Being independent has proved to me that there’s times of boredom, loneliness and isolation as many are experiencing right now due to the ongoing pandemic.
This past week I worked hard at getting all the weight off by portion control, more water, tracking food and personal weigh ins each morning consistently with the Fitbit on my phone and not staying idle too much. Even with Easter, it wasn't nothing that I couldn't handle.
Writing this on Easter Sunday because I am bored really puts things into perspective how fortunate I am. We are over a year into the pandemic, when work and my day program shut their doors for almost three months. While some of the activity during that initial time was completed virtually and I along with the majority of the world was introduced to virtual platforms like Zoom, Nothing replaces the old-fashioned way of meeting person to person in methods such as day programs and part-time employment like I do.
Independence. The dream of many autistics. Yes, that is a goal for many as many still live with their family, some by choice, some because they need care that cannot otherwise not be provided without support. But what if you could get support, would you move out on your own. For a moment last year, I wondered if I needed support and this has caught my eye again as I seen a Facebook post of where additional supports are needed in this realm and the inability to keep a home.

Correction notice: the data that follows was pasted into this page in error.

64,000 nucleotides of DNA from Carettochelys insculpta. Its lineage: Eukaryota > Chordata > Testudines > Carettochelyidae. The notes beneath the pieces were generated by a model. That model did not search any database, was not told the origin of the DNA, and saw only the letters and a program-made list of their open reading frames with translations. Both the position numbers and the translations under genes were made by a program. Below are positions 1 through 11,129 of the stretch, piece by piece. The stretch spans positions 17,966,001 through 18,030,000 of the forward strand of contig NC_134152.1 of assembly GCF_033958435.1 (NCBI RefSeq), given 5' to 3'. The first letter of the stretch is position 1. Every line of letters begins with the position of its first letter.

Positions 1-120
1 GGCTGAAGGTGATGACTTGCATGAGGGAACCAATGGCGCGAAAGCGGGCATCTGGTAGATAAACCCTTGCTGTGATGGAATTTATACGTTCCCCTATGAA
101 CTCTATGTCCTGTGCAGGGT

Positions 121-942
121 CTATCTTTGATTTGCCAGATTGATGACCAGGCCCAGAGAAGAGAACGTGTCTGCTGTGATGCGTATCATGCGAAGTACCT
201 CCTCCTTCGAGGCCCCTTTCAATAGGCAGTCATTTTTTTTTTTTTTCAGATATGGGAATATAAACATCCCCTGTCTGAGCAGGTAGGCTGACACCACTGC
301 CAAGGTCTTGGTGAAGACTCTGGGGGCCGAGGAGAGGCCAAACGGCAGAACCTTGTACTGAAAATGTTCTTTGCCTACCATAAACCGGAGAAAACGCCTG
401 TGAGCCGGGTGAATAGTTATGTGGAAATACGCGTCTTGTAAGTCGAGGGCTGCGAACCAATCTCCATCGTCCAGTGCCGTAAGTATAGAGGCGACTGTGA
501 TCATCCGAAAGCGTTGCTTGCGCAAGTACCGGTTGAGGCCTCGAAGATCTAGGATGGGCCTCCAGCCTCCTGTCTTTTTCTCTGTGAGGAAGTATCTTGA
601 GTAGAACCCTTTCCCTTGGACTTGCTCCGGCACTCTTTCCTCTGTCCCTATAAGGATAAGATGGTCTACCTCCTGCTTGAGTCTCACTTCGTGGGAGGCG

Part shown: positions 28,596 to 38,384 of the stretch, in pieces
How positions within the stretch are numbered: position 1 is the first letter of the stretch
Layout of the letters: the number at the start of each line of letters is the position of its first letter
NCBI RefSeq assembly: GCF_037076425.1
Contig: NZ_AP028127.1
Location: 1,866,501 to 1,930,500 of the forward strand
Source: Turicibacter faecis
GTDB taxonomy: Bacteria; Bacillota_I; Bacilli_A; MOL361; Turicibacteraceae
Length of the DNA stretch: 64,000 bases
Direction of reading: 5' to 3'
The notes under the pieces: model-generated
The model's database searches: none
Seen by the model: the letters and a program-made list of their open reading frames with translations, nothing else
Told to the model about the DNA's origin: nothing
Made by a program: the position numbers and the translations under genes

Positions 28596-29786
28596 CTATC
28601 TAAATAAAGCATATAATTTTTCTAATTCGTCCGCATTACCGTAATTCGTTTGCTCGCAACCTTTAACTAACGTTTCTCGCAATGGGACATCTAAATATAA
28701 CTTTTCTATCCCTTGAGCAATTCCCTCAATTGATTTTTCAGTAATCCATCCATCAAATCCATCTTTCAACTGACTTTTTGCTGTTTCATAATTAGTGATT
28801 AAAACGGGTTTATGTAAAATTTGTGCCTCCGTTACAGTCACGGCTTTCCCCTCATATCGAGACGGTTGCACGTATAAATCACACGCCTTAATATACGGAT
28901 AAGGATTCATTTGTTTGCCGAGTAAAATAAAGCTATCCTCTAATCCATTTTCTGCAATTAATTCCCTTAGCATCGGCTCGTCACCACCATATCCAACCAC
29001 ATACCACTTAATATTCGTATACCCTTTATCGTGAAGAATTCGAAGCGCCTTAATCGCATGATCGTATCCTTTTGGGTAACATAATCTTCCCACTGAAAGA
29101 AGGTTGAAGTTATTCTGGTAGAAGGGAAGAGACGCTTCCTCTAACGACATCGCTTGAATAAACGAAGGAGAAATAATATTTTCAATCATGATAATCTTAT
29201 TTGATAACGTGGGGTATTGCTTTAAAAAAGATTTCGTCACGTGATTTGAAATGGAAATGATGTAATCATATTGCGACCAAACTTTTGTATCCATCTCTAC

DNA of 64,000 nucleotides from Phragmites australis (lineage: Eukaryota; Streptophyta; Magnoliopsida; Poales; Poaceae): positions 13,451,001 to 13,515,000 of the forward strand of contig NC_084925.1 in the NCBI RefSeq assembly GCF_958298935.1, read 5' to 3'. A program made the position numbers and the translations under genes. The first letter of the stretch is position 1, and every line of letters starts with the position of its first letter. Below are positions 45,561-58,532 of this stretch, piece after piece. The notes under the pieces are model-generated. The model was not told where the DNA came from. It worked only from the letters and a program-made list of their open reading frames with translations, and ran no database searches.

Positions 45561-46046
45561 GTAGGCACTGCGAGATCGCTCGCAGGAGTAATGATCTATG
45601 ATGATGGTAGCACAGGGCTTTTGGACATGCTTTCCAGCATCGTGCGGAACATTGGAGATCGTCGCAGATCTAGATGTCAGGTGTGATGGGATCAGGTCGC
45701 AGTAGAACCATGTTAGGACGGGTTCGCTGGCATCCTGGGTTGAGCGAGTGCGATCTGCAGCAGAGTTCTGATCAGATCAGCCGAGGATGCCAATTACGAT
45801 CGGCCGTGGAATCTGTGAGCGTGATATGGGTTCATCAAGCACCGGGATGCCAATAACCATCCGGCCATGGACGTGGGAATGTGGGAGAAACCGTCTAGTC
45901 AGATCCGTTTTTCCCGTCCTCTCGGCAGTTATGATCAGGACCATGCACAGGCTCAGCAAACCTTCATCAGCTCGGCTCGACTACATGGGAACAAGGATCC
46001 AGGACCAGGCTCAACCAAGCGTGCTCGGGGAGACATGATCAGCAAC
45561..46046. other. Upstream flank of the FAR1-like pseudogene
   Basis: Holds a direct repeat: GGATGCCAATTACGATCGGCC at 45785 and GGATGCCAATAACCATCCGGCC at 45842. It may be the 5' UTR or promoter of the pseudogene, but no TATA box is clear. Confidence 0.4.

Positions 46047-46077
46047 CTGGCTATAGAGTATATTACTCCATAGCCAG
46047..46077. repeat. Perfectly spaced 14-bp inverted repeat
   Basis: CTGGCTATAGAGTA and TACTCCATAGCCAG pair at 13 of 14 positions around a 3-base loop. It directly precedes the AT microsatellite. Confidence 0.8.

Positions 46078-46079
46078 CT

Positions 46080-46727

Growing up, I have had too many experiences to count about being disapppointed. Back then I was never one to "take it like a man" and accept was handed down to me. It has taken many years of tolerance, acceptance, adaption and accommodation to get where I am today, especially when handling disappointment
We have to sometimes have the encouragement that we have to set our own standards of what that needs to be and ourselves have the inner confidence that it is indeed what can be acceptable and what you can accomplish.
Oftentimes, in the modes of social media the journey of autistics. We see their milestones and their downfalls. We also oftentimes want to compare their struggles to our own. We wonder why we are continuing to do the things that we are doing, yet they have since moved on and out of our sight leaving us in the dust. This is when we as autistics and neurotypicals alike must remember that one’s life journey is simply theirs.
Having friends outside of family in the past few years has taught me to set my own boundaries in what I share, how I respond to others, standing up for my personal needs and values along with respecting myself.
While being an autistic can have its talents like being organized and ritual, we have to remember that this being autistic is of spectrum manner and as such not everyone operates in the aforementioned manner. We can run in the polar opposite to points where we do not recognize that things are out of place or see “What is Wrong with the Picture?” that Neurotypicals see.
So, this week partly I have been focusing on self-regulation. This topic has sparked an interest in me because I have been hearing about it from other advocates and their autistics have been doing this. I, being diagnosed over twenty years ago and now learning things on my own am discovering these terms as we go along. I had an epiphany of when and why I need to recognize when to self-regulate on a more constituent basis.